Frequently Asked Questions

Why lib.reviews?

We believe that the information we use to make decisions -- about what book to read, what place to stay at or what product to buy -- will be of higher quality if we organize it transparently, through an open community. We apply some of the principles pioneered by projects like Wikipedia and OpenStreetMap: an open source codebase, open licensing of all content, and no profit motive.

This also allows us to collaborate with these and other existing projects to collect and organize free and open metadata about businesses, products, and so on.

How do you ensure quality of reviews?

At this point, we ask users to jump through the hoop of obtaining an invite code before signing up. This is a straightforward way to control growth and understand who's referring new users to the site, so we can keep an eye on quality as we grow and avoid getting spammed to death early on.

Over time, we have a few ideas for maintaining/increasing quality:

Have an idea? Why not share it on our IRC channel (#lib.reviews on irc.freenode.net) or via our mailing list?

How do you detect/prevent paid reviews?

There's no way to guarantee that a user hasn't been compensated in some way for a review they write on the Internet. For this reason, we don't absolutely forbid it, but please be aware that research shows even small incentives like product samples tend to bias review outcomes. We do not permit self-promotion, and we require that users disclose conflicts of interest clearly in their review. That means you'll have to point out any form of compensation you expect to receive or have received (including product samples). It is not acceptable for users to write reviews where the reviewer's opinion has been predetermined by a third party offering compensation, and we will block users for doing so.

In general, we want to build a community where users start to get to know each other, meet each other face-to-face, and self-organize to uncover quality issues. Technology as mentioned above is a part of this, but conversation and policy are equally important. We encourage you to join our community mailing list to help us think through these and other issues.

How do I create a version of lib.reviews in my language?

We use translatewiki.net as a platform for translation of the user interface. TranslateWiki evolved alongside Wikipedia to support the translation of the user interface of Wikipedia and its sister projects into many languages, and is now used by other open source projects as well. It is itself fully open source.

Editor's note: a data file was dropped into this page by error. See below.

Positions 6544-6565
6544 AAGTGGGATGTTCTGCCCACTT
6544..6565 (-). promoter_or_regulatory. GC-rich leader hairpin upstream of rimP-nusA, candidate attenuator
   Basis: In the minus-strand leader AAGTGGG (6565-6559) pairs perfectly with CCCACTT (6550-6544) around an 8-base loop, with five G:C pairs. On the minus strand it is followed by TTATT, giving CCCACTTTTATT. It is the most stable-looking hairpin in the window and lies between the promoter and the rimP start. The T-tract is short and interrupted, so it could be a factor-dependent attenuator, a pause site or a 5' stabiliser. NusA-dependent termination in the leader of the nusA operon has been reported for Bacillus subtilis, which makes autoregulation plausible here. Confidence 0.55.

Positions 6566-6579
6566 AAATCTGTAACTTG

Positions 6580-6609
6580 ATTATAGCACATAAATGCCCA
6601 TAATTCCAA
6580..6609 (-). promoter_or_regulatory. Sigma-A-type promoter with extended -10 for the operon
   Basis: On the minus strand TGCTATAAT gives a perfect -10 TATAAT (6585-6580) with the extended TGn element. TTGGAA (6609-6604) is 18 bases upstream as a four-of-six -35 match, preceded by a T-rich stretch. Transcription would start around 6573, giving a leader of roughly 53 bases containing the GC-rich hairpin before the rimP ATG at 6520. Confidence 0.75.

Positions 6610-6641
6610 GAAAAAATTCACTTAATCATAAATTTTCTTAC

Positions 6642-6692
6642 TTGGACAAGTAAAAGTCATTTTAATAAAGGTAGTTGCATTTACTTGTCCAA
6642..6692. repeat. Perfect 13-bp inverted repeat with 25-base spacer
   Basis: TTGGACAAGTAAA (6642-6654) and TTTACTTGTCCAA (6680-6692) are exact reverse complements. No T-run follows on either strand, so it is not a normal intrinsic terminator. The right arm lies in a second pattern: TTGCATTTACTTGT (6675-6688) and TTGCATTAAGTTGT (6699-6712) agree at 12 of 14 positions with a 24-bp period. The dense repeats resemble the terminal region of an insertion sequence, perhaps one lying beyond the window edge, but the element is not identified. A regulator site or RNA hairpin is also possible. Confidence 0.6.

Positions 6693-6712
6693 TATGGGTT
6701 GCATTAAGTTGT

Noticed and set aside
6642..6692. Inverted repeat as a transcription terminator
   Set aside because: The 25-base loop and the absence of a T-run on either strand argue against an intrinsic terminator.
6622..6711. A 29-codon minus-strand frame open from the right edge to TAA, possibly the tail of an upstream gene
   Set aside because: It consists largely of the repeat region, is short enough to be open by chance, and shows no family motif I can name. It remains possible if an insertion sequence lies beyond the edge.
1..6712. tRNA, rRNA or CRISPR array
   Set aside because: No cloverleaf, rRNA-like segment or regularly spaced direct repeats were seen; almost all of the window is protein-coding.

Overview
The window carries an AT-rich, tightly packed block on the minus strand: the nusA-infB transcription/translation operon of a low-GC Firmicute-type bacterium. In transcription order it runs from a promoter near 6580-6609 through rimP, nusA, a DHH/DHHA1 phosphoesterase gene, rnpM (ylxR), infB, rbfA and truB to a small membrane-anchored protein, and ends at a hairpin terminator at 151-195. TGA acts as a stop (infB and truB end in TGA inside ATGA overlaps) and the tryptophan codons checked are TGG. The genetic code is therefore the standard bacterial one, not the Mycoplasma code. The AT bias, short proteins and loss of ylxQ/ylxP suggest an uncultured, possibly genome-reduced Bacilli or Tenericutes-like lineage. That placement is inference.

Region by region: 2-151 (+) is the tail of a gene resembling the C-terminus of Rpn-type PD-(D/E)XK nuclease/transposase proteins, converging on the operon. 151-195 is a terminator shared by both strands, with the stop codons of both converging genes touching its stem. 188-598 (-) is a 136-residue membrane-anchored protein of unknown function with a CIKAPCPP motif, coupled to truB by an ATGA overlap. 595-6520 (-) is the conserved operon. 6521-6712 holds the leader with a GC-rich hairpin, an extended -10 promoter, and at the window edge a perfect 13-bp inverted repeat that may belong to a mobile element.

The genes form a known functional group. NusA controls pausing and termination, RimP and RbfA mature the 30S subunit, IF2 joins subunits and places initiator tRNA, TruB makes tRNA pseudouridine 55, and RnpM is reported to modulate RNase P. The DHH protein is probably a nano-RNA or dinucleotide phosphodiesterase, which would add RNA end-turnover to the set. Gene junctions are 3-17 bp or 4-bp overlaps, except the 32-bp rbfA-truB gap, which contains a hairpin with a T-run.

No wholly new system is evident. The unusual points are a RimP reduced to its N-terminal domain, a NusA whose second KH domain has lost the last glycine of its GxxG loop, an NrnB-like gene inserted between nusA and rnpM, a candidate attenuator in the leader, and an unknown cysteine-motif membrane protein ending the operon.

You can see the progress of different language versions here. If you're new to translatewiki.net, after you sign up, it'll ask you to do 20 small example translations. This is a sort of extended "prove you know what you're doing test"; it takes about 10 minutes. Once your account is approved, visit this page and pick the language you're translating to in the top right corner.

Languages are enabled within a few days once they reach 100% completion. Updates are typically synchronized twice a week.

Pages like this one are maintained on GitHub and you can create a new language version by creating a pull request. Find us on IRC (#lib.reviews on irc.freenode.net) if you require assistance.

Why is the code under CC-0 and not a conventional open source license?

CC-0 is the legally safest route to put any piece of content (text, image, code, whatever) in the public domain in a manner that holds up to scrutiny under international law. Since we have no intention of enforcing legal claims against anyone for what they do with the lib.reviews codebase, a license that gives re-users maximum freedom with minimal friction seemed like a reasonable choice. Do keep in mind that the lib.reviews codebase depends on third party libraries licensed under various different open source licenses.

How does lib.reviews sustain itself? Is there a business plan?

For now, the people working on lib.reviews are all volunteers who work on the project without payment, in their spare time. If and when we reach the threshold where we feel the project is sufficiently mature and useful to justify asking for public support, we will likely start adding donation links and set up legal mechanisms for tax deductibility. If you would like to support the project in a major way before then (realizing it will always be ad-free and non-profit), feel free to contact project founder Erik Moeller via eloquence AT gmail DOT com.

What is the relationship between lib.reviews and freeyourstuff.cc?

freeyourstuff.cc is a browser extension developed by Erik Moeller that lets you export reviews and other contributions you have made to proprietary websites like IMDB and Yelp. Optionally, you can also release these contributions under a free license on the freeyourstuff.cc website, allowing anyone to re-use them. In the long run, we want to make it easy to import contributions to lib.reviews with the help of the extension, but for now, there is no direct interface between the two projects yet.